How to Keep Your Teens Safe From Alcohol and Addiction
You’ve already had “the talk” about drugs, but the blank stare you got in return wasn’t enough to inspire confidence.
And as each day passes, more young lives are lost to overdose.
Let’s not sugarcoat this: It’s terrifying to be a parent during the worst drug crisis this country has ever seen. Unfortunately, one chat isn’t enough to keep your teen safe from alcohol and addiction. Not today.
The high school overdose epidemic
You know the truth without hearing the statistics. More high schoolers are overdosing than ever before. It’s all over the news and it fills our Facebook feeds.
The National Center for Health Statistics confirms the nightmares we’ve been living. After seven years of decline, overdose deaths jumped by 19 percent in 2015. These are children whose lives were taken from them before they even had a chance to get started.
Our wakeup call is here and now.
And now that you’re rightly terrified, it’s time for a bit of good news.
A glimmer of hope in a desperate drug crisis
Although we are most certainly in the midst of a drug crisis, fewer teens are using drugs than ever before, according to a survey by the U.S. National Institute on Drug Abuse (NIDA).
Still, it’s not a time to rest on our laurels. The 2016 Monitoring the Future survey tells us that about 20% of high school seniors think it would be easy to get their hands on heroin or crack. This statistic helps us understand why overdose deaths are up while drug use is down.
Opioids and other drugs are highly available in our society and our kids know it.
Twenty-eight percent of seniors think they’d have an easy time getting LSD. And 81% of this group is confident in their ability to score marijuana.
How to Keep Your Teens Safe from Alcohol and Addiction
Today, we have to be more diligent and arm our children with knowledge that will keep them safe. We can’t make decisions for them, so we have to make sure they’re ready to make sound decisions for themselves. Here are some tips to keep your kids safe from alcohol and addiction.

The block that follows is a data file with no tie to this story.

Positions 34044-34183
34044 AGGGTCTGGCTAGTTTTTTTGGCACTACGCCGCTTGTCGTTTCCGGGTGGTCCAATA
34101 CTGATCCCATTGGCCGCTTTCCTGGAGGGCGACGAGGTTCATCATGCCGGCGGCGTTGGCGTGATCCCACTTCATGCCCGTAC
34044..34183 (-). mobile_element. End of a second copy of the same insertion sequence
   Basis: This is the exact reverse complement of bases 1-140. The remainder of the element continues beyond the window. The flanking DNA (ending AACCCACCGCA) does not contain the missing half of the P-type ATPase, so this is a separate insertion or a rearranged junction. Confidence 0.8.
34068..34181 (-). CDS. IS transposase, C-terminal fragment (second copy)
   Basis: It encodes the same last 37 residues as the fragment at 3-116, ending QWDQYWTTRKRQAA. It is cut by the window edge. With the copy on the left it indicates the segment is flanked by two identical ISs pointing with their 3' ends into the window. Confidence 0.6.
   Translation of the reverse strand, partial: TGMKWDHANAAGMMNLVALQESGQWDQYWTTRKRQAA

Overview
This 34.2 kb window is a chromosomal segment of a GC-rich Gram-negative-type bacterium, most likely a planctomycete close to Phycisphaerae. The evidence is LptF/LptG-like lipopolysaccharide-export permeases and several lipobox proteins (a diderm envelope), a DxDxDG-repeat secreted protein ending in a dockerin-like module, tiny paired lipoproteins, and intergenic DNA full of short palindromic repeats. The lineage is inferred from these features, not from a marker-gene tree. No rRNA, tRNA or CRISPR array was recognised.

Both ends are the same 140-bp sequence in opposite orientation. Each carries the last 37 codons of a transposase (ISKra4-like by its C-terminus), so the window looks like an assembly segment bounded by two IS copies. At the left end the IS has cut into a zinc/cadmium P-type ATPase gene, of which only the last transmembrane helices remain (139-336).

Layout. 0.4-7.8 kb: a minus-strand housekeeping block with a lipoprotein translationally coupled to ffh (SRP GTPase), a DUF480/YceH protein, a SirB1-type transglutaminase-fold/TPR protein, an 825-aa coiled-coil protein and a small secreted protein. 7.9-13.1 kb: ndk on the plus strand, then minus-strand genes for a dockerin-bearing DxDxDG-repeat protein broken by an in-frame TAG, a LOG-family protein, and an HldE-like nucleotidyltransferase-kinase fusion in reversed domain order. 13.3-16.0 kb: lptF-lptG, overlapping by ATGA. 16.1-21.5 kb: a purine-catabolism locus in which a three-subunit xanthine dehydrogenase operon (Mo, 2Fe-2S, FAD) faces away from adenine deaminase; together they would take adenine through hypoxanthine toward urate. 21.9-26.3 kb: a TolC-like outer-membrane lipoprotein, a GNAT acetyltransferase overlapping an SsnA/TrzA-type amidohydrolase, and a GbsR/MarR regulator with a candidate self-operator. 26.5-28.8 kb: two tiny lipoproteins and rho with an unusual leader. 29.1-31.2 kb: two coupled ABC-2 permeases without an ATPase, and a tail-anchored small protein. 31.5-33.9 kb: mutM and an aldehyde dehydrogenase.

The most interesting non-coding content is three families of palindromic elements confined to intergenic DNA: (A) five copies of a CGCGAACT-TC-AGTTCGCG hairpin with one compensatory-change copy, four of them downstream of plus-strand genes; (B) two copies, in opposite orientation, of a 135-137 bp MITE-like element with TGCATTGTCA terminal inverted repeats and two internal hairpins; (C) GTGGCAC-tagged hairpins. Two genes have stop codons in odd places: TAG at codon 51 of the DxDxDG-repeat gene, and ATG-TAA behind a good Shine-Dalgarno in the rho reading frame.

Give them the facts
If you shield your kids from the harsh and sometimes fatal reality of drug addiction, what will they learn about drugs? If your parents didn’t teach you, where and what did you learn?
Most likely, your kids will learn about drugs from school programs and their friends. The latter will hold more weight.
But their friends probably aren’t going to pull out pie charts and statistics about how many teens have overdosed.
Instead, they’ll probably glorify drug use… as kids tend to do.
Talk to your kids about what’s going on in the world and how the body becomes physically addicted without your consent. It’s all too easy to lose control.
Take it a step further and watch the Netflix series Dope with them. This series offers a peek into the life of a drug addict. Spoiler alert: It’s not glamorous.
Keep communication open
Let your kids know that they can talk to you about anything. Even if they’ve tried drugs, they can tell you and you won’t get mad. It’s important that your children know it’s safe to talk to you about drugs.
If they experiment and find themselves in trouble, you’re the best person to help. Not only can you get them safely out of a bad situation but you can talk to them about their decisions.
Help them find healthy outlets for stress
Some kids start using drugs with good intentions. They want to perform well in school, so they use Ritalin or Adderall. But study drugs are dangerous, too.
Other kids turn to drugs to self-medicate anxiety or depression, not knowing that drugs will only make these conditions worse.
If your children understand how to handle stress in a healthy way, they’re less likely to self-medicate. Get them involved in meditation and yoga, if possible, to help strengthen their minds.
Set a good example
Kids learn by example more than lecture, so be sure you’re setting a good one. Let them see that you have a healthy relationship with alcohol and that you avoid drugs.
Drugs are scary, but alcoholism can be even scarier.
Once alcohol takes hold, it has a strong grip. Some of its physical withdrawal symptoms are worse than heavy drugs like heroin or crack. Alcohol withdrawal symptoms can include seizures, hallucinations, erratic behavior and delirium tremors (DTs), which can be fatal.
Bottom line: Drugs are scary and so is alcohol. Set a good example by avoiding drugs and drinking alcohol in moderation.
Look for signs of drug use or addiction
Even if you do everything right, your child has free will and may decide to use drugs. This is why it’s important to keep an eye out for signs of drug abuse.
Look for any sudden behavioral changes, such as extreme moodiness, depression, hyperactivity or isolation. Although many of these things can be associated with hormonal changes that are normal in teens, they are likely to be sudden and extreme with drug abuse.
If you think your child is using drugs, talk to him or her right away. If that doesn’t get you anywhere, consider drug testing and counseling for your child. Early intervention is key to overcoming addiction at any age.
Armed with a little diligence and information, we can fight to keep our teens safe from alcohol and drug addiction.